Secondly, French cinema has stayed away from films about Al Qaida and their predecessors in Algeria, the FIS (Islamic Salvation Front), the GIA (ultraviolent offshoot of the FIS which conducted terrorist attacks in France in the 1990s) and the GSPC (which recently proclaimed itself the Algerian Al Qaida). A touchy topic, as several French Muslims trained with these groups, or went to Afghanistan. Not even made for TV has touched this. Only documentaries.


Rachid Bouchareb's Days of Glory

Conclusion

Indigènes was long overdue. But as a social catharsis, it is incomplete. France needs a series of these. Yet the next ones will be much more touchy. Finally, to add to the confusion: one of the actors of Indigènes, Samy Naceri who played the loot-crazed character, was recently arrested for multiple-offense violence, this time on a black policeman whom he called "dirty Negro" (sale nègre). Samy Naceri has a wild temper and has insulted, manhandled, or struck many ordinary people: motorists (struck) he took for paparazzi, fashion workers (struck and wounded with glass), stewardess (jostled and insulted), policeman (insulted). Naceri grew up in a rough neighborhood, and is no stranger to the bottle of whisky. A remnant of his rough immigrant bakground in a suburban project? Possibly. But as an actor he will be forgiven, as always. At least equality has reached the Franco-Arab: they too are protected by the impunity afforded all bona fide French actors..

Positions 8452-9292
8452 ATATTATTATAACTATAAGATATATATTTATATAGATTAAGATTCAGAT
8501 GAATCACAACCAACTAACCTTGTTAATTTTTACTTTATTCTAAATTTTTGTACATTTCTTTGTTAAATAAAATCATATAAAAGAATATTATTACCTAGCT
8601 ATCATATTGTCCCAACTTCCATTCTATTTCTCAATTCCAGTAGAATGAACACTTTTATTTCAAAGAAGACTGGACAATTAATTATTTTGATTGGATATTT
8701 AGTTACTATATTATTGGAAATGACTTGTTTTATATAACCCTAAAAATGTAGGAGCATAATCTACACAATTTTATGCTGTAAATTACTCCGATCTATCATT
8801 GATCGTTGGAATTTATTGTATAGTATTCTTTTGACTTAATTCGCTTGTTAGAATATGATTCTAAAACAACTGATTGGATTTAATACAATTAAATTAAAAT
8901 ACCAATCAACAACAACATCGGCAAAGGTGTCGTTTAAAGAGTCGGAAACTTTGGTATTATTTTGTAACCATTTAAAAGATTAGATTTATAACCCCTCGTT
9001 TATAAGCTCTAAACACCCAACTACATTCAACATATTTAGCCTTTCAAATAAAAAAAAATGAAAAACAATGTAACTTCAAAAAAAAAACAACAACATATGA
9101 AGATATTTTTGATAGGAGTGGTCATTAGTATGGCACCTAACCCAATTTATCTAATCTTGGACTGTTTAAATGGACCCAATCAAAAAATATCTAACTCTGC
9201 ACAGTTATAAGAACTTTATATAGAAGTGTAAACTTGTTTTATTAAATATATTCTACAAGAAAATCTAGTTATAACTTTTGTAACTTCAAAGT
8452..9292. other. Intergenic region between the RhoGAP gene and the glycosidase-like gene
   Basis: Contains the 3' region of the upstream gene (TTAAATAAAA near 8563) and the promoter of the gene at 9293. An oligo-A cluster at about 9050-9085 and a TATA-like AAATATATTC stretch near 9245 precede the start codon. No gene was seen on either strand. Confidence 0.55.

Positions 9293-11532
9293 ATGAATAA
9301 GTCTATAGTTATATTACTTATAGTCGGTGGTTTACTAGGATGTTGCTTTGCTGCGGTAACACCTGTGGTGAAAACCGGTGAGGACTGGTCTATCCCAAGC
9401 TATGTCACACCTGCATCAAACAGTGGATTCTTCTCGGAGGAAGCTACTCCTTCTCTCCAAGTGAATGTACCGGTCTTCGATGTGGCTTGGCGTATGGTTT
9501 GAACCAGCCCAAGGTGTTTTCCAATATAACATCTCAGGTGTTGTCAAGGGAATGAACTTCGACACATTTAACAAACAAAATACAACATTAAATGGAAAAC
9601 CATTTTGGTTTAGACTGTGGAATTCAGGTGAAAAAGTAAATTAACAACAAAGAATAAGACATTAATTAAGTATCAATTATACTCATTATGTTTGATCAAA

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Harold Hyman is a Franco-American journalist, based in Paris, specializing in foreign affairs. He has worked for Radio France Internationale, Courrier International, and Radio Classique (news section), and now works for BFM-TV.